"That said, professional athletes have returned well from the surgery. Amar'e Stoudemire had it when he was 22 and returned to make an All-NBA First Team and five All-Star games. Stoudemire's lesion was reported to be about one centimeter. A lesion greater than two centimeters are more problematic. Clowney and the Texans have not indicated how big his lesion is." link
"His career could be shortened by something like this if it's a large enough lesion," DiNubile said. "But they make up for a lot of it. They are so fit and so strong. They can do more than the average patient. A lot of them have a really good pain threshold." -Dr. Nicholas DiNubile link
I'm not a surgeon...

 

infantrycak

Admin & Mod
So to say with any certainty that Clowney will not recover, or will never be the player he was drafted to be is a bit too extreme for me. While it is possible he may never be that player, it is not power ball odds as some suggest. If given enough time to recover, IMO, Clowney will have 3 or 4 years of solid production assuming he does not re-injure the knee, or suffer some other injury.
You're changing standards. Solid player and what he was drafted to be are nowhere close to the same thing. He was drafted to be the league's best pass rushing OLB, not just a solid player. Brooks Reed and Whitney Mercilus are solid players.
 

steelbtexan

Hall of Fame
You're changing standards. Solid player and what he was drafted to be are nowhere close to the same thing. He was drafted to be the league's best pass rushing OLB, not just a solid player. Brooks Reed and Whitney Mercilus are solid players.
Agreed, but injury took that from him.

I would settle for a better version of Mercilus.

A KJ Wright type player.
 

IDEXAN

Hall of Fame
My biggest concern about JD is not about whether or not he successfully completes his rehab from his MFS and regains much of his athleticism and makes it back on the field of play, but how long he can remain on the field before he reinjures his bad knee ?
 

CloakNNNdagger

Hall of Fame
The guy has had 3 or 4 knee surgeries. So I am sure a performance drop off is to be expected. Having said that, the Saints drafted Jimmy Graham in 2010 which took a significant number of receptions away from Colston. Graham had 99 receptions in 2011 the year after Colston's 2nd MFS. In 2014, not only was Graham taking a lot of receptions away (85). Colston also had to share receptions with guys like Kenny Stills (63), and Brandin Cooks (53). Even with all of that competition (203) for receptions, he still had 59 with 902 yards and that does not even take into consideration all the balls thrown to RB's. So suggesting his drop off in production had more to do with his surgeries, than distribution of passes is misleading. The fact that Colston is still with the same team, let alone even in the NFL proves he is still a viable target. Even after 3 knee surgeries, 2 of which were MFS.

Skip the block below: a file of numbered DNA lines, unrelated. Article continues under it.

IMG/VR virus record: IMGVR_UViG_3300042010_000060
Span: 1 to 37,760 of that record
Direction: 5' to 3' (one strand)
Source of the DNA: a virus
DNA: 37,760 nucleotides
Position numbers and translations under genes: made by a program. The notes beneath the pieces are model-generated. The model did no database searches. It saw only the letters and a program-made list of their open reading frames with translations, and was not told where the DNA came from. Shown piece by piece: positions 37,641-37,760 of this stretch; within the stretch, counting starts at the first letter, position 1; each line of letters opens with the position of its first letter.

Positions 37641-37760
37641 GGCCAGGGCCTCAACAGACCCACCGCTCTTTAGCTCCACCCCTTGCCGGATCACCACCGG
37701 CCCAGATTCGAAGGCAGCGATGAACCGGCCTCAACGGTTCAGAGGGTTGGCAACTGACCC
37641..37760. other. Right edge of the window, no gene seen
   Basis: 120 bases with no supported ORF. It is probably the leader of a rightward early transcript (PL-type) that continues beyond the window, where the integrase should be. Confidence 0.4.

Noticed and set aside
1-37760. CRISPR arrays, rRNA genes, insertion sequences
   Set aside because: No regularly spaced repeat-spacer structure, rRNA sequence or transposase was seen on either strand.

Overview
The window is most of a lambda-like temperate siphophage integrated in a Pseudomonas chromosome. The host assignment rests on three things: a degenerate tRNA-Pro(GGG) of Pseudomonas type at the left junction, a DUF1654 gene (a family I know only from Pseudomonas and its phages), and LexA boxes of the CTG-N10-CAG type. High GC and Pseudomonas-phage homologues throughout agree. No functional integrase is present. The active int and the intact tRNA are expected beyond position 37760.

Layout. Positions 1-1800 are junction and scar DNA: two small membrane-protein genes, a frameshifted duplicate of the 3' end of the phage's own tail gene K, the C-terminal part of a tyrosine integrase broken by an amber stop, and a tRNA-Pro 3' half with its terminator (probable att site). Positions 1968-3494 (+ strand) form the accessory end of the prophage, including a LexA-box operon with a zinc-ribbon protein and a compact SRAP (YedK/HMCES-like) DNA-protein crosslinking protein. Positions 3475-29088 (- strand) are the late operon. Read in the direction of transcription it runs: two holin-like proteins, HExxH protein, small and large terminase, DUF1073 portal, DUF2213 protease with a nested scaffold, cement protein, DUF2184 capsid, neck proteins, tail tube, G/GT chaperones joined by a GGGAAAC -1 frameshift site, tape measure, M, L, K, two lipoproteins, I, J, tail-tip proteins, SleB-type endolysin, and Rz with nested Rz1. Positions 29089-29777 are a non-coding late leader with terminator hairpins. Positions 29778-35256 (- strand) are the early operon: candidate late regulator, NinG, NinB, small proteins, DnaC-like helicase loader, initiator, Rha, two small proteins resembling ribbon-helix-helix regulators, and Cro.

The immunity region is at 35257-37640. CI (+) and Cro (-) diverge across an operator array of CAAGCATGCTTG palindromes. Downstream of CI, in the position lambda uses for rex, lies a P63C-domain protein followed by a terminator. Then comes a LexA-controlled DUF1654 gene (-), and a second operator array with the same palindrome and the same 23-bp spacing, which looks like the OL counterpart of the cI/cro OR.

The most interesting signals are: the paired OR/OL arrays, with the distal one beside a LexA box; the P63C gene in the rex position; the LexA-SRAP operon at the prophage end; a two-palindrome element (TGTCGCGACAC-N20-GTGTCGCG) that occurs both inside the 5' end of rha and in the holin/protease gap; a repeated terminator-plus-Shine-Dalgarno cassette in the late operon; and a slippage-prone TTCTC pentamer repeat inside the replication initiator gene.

The same kind of prognosis was written about Colston after his first, and then second MFS, but as you can see, Colston continues to produce, and his first MFS was way back in 2009, followed by another MFS in 2010. But look at his numbers in those years.

2009: 70 Rec, 1,074 Yds, 10 TD
2010: 84 Rec, 1,023 Yds, 07 TD
2011: 80 Rec, 1,143 Yds, 08 TD
2012: 83 Rec, 1,154 Yds, 10 TD
2013: 75 Rec. 943 Yds, 05 TD
2014: 59 Rec, 902 Yds, 05 TD

Colston's production went up the 3 years following his first surgery, not down as you suggest. It's only been the last two seasons his production has fallen off some, and as I have demonstrated above, that is more likely because of new weapons in the system rather than any physical limitations linked to his surgeries.

So to say with any certainty that Clowney will not recover, or will never be the player he was drafted to be is a bit too extreme for me. While it is possible he may never be that player, it is not power ball odds as some suggest. If given enough time to recover, IMO, Clowney will have 3 or 4 years of solid production assuming he does not re-injure the knee, or suffer some other injury.

Ultimately, the guy may be made of glass, and it will be constant injuries of all sorts that keep him out of action, not this MFS. Until I see evidence of that, I am going to remain positive about his recovery, and future contribution to the team, whatever that is worth.



I'm not a surgeon...

As you insist on comparing Clowney's knee joint microfracture to Colston's knee cap microfracture surgeries, it is obvious that you choose to ignore the main purpose of the previous postings (microfracture surgery effects......not Colston the player) and the explanation of the differences in their locations and their prognosis. Knee cap microfracture has an excellent prognosis and seldom affects the ability of the player to return to pre-injury performance. Knee joint microfracture surgery carries guarded prognosis with ability to return to pre-injury performance seldomly occuring. This does not even address there seems to be an ignoring of the postings of Clowney's lateral meniscus damage/surgery and its well-documented negative effects on a knee, especially in cases that require microfracture surgery.

Anything is possible, and as a fan I will without a doubt be pulling for Clowney to return to long-term maximum productivity. But as a surgeon I will remain guarded as to what we may see in actuality.

Lastly, I found Dr. Dinubile's quote interesting.:

"If all goes perfectly and he gets a nice fill in there -- it's almost like people who are bald and are using something ... some get nothing, some get peach fuzz and some get everything -- if he gets a nice fill and he rehabs well, he should be able to do what he's done before," -Dr. Nicholas DiNubile